Local & Regional
Thu September 29, 2011
What to do with Sixth Graders?
By KWGS News
Tulsa, OK – Tulsa Public Schools announced today that it will put together a task force and seek input on the structure and placement of sixth grade classes in the district. The issue is one that remains largely unresolved from the Project Schoolhouse initiative. Based on research and input from the community and school personnel, it was recommended last spring that the ideal school configuration placed sixth-grade students in the elementary schools, and the Board subsequently expanded the grade spans in several elementary schools to include sixth-grade classes.
At this time, 44 of the district's 52 elementary schools have sixth-grade students in their classrooms. Of the 11 junior high/middle schools, four include the sixth grade as part of their grade configuration. In all, about 860 sixth-grade students are currently being served in a middle school or junior high setting.
"There is no doubt that the sixth grade is a critical year in determining a student's future success and academic achievement," said Dr. Keith Ballard, superintendent. "While there is research that suggests that the 7th grade appears to be the ideal time to make the transition to junior high, it is hard to argue with the success that many of our students are having at TPS application schools. At the same time, we think it's important to determine the desired instructional practices and opportunities that we'd like to see for sixth-graders across the district, and build a model for TPS that best delivers high achievers. That's why it's important that we get the opinion of parents, teachers and the Tulsa community. Once we determine our philosophy for the sixth grade, then we can build a model that works best, and that may not be materially different from what we have today."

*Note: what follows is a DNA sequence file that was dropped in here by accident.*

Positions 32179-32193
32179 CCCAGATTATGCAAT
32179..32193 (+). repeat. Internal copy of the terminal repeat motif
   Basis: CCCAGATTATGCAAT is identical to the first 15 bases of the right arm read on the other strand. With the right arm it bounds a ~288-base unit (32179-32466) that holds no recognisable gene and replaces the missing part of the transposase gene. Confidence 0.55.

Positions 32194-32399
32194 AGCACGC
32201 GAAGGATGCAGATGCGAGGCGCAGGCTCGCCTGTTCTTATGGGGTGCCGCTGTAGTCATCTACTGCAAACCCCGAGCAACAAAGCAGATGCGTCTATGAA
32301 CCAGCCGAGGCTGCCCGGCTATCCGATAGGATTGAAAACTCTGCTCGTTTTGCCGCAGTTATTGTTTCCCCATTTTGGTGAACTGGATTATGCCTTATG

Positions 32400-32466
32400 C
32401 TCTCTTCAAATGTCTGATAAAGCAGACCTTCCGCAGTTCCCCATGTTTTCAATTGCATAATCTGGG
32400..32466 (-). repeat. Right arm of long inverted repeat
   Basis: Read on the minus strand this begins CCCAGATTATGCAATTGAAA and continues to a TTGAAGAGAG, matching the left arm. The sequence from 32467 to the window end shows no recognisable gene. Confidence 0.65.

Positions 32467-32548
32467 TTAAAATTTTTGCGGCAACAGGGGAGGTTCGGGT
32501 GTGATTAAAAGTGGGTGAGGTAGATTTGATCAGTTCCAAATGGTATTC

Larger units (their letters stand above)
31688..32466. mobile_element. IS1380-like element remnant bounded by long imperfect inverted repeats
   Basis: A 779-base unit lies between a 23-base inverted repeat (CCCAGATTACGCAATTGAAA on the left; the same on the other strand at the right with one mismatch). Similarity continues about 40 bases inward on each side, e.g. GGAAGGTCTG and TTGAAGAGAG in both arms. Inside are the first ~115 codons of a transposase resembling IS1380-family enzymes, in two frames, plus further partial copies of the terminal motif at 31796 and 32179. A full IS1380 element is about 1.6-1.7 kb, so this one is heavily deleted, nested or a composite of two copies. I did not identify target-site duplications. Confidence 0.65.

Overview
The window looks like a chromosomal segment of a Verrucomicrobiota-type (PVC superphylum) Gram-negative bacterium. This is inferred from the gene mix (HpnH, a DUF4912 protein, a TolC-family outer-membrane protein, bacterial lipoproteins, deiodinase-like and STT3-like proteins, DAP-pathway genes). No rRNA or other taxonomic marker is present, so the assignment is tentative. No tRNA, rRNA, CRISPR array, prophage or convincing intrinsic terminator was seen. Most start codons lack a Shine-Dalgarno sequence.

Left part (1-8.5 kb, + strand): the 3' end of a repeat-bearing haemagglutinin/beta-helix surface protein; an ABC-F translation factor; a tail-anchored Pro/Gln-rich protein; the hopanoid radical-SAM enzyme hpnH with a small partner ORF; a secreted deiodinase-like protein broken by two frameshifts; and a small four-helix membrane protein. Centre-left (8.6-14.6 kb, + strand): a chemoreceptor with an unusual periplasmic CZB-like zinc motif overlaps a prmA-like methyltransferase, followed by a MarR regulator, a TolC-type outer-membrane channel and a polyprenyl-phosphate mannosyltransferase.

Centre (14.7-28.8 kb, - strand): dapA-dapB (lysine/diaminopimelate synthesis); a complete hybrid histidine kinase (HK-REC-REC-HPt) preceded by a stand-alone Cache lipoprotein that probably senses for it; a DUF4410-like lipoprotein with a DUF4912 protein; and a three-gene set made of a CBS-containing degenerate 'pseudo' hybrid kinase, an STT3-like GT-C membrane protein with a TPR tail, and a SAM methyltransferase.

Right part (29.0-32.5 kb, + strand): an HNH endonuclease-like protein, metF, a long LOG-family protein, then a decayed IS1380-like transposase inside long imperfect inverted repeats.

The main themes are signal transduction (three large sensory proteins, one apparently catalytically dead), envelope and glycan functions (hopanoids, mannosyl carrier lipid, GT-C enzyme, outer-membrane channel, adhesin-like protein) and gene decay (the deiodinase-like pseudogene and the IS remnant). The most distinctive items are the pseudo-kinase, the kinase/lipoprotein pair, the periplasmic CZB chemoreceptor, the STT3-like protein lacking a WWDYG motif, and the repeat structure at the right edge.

Public input is expected to come in the form of a task force comprised of educators, parents and members of the Tulsa community. There will also likely be a broad-based survey of parents, teachers, administrators and others in the district, and possibly some community forums on the subject. The goal is to come to a conclusion no later than Dec. 19.
"The input we received from TPS supporters in the community was invaluable in finalizing the Project Schoolhouse plan," said Ballard. "While this effort to discuss sixth-grade options will be much smaller in scope, we are committed to an open discussion with parents, educators and others committed to quality education. A number of possible solutions have been discussed, but nothing has been finalized.
The task force, which we plan to announce next week, will evaluate all of the issues and develop recommendations for the board's consideration."